By the way, for those who believe Friedman's hypothetical case is outlandish, it may be useful to note that an almost identical situation occurred a few years ago during a bank robbery. The bank robbers had superior firepower (automatic weapons, full body armor, etc.), while the police were trying to stop them with pea shooters. So what did the police do? They broke into a local gun shop and "borrowed" a few high-powered rifles, shotguns, and ammunition.

Now one can easily respond that the gun shop owner would probably have allowed this to take place provided he was fully informed of the circumstances. But we can just as easily imagine a gun shop owned by an anti-social militia member who hates the police and wouldn't lift a finger to help them.

1. Do you believe in the

1. Do you believe in the principle of eminent domain? In theory, under eminent domain, the government takes property and compensates the owner. That is what various people propose to do with the rifle in my example.

I don't believe in eminent domain. A free exchange occurs because each party values what the other has more than what he owns. When property is taken coercively by the government, it is not a free exchange. To claim that the property owner is 'justly' compensated by the market price for his property badly misses the point that he values his property more than the market price. Otherwise, he himself could sell his property at the market price.

However, off the top of my head, suppose that the standard for restitution was that the victim in either scenario (gun-grabbing and eminent domain) is compensated to the point where he is marginally glad that the rights violation actually occurred, after the fact. In other words, you grab the gun, the gun owner is angry at his rights violation, then you pay him enough that he is actually kinda glad the chain of events happened. That could be one way of dealing with the situation, i.e., approximating a voluntary exchange that would not happen in the 'heat of battle'. If we could freeze time when the scenario begins and have the gun-owner and gun-grabber bargain, there might be a mutually agreeable price, even if it is a very high price, that could be reached for exchange of the gun. Since we don't have the power to freeze time, we do our best with our imperfect judgments during the chaos, and try to approximate a free exchange after the fact when there is time for deliberation and debate.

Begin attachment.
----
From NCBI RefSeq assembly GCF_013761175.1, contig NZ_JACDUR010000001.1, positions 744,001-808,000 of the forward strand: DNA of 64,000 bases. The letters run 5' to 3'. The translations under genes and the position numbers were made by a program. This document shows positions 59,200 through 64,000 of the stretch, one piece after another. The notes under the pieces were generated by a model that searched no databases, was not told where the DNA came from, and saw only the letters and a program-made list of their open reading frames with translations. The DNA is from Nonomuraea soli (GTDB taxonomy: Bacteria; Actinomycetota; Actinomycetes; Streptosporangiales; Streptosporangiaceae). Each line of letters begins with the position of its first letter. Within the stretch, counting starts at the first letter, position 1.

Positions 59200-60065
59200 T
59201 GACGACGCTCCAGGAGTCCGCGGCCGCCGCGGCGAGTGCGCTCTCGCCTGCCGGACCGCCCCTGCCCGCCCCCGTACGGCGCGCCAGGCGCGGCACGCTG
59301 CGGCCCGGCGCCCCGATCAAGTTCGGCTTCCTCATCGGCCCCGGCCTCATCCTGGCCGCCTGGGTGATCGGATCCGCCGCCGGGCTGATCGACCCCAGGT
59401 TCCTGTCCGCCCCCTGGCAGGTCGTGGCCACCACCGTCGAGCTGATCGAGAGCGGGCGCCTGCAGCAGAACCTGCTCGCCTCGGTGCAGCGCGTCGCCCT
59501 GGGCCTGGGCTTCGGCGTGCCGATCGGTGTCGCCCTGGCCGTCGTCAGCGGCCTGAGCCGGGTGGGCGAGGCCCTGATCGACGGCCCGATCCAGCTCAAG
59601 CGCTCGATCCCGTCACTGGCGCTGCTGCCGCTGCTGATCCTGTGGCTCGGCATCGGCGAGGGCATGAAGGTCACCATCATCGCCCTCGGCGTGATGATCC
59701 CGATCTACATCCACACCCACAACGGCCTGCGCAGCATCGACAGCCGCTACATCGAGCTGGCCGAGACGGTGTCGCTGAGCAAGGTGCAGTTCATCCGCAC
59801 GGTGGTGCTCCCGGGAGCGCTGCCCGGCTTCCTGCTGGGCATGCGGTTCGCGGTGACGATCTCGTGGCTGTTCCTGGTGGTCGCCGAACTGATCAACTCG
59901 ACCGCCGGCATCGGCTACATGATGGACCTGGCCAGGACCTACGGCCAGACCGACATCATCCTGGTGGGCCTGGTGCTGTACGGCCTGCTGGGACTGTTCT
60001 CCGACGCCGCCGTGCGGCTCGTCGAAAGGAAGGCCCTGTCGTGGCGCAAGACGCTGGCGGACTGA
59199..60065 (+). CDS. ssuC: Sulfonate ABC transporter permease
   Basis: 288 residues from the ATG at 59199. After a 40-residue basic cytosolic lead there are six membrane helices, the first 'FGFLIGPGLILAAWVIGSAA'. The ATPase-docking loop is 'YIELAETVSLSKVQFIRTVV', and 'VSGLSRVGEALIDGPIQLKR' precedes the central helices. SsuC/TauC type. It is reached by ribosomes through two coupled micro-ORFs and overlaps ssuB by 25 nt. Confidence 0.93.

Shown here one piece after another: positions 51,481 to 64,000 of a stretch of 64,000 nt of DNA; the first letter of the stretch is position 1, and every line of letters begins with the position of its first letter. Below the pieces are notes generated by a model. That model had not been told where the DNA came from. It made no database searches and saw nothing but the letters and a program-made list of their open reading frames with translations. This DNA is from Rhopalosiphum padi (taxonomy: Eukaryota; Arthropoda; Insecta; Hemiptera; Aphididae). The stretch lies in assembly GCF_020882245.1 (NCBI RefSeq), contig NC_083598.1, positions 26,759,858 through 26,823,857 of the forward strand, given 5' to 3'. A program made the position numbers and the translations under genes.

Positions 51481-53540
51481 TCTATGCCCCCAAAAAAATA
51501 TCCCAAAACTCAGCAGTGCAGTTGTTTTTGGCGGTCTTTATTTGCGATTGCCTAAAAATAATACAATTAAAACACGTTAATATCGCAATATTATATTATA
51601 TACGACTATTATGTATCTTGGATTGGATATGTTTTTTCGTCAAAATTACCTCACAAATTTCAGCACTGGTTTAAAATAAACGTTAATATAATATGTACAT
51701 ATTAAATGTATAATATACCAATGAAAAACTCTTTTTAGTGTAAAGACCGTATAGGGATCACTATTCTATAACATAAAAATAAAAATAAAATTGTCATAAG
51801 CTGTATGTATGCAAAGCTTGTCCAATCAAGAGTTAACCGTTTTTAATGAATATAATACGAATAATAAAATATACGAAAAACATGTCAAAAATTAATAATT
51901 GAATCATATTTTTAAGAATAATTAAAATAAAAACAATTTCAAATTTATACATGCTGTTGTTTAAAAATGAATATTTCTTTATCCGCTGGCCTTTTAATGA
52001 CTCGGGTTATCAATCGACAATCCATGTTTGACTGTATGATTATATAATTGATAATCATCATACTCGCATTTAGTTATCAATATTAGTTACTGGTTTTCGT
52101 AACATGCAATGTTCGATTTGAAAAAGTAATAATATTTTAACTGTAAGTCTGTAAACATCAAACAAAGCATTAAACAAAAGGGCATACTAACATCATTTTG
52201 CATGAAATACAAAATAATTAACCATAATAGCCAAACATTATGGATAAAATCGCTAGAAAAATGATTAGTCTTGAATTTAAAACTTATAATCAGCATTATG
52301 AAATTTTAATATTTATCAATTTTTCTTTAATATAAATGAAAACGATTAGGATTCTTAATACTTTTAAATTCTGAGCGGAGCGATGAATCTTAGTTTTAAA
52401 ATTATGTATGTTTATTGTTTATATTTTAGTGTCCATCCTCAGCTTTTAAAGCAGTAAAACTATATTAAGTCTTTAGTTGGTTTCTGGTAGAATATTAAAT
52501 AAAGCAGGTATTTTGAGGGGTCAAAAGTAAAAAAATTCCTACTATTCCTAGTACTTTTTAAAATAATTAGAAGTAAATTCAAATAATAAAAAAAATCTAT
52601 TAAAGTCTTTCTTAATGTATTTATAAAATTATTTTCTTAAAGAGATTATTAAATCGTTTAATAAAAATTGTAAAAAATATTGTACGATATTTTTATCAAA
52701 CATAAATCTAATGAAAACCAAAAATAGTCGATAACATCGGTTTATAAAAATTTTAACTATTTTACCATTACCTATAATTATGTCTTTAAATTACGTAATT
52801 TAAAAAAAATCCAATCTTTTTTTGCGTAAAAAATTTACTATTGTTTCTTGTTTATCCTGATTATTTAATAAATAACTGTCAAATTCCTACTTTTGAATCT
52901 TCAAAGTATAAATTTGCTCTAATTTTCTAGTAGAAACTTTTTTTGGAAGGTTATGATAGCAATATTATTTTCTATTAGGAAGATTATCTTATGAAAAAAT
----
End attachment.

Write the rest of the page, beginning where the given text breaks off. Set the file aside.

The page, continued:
I realize this can't solve the hypothetical in which he would adamantly refuse to give up the gun at any price no matter how high.

2. Suppose the owner of the rifle sees you reaching for it in order to kill the madman and shoots you dead--with another rifle. Further suppose he had no other way of stopping you. Has he done anything wrong? After all, he was only defending his own property, acting against someone attempting to violate his rights.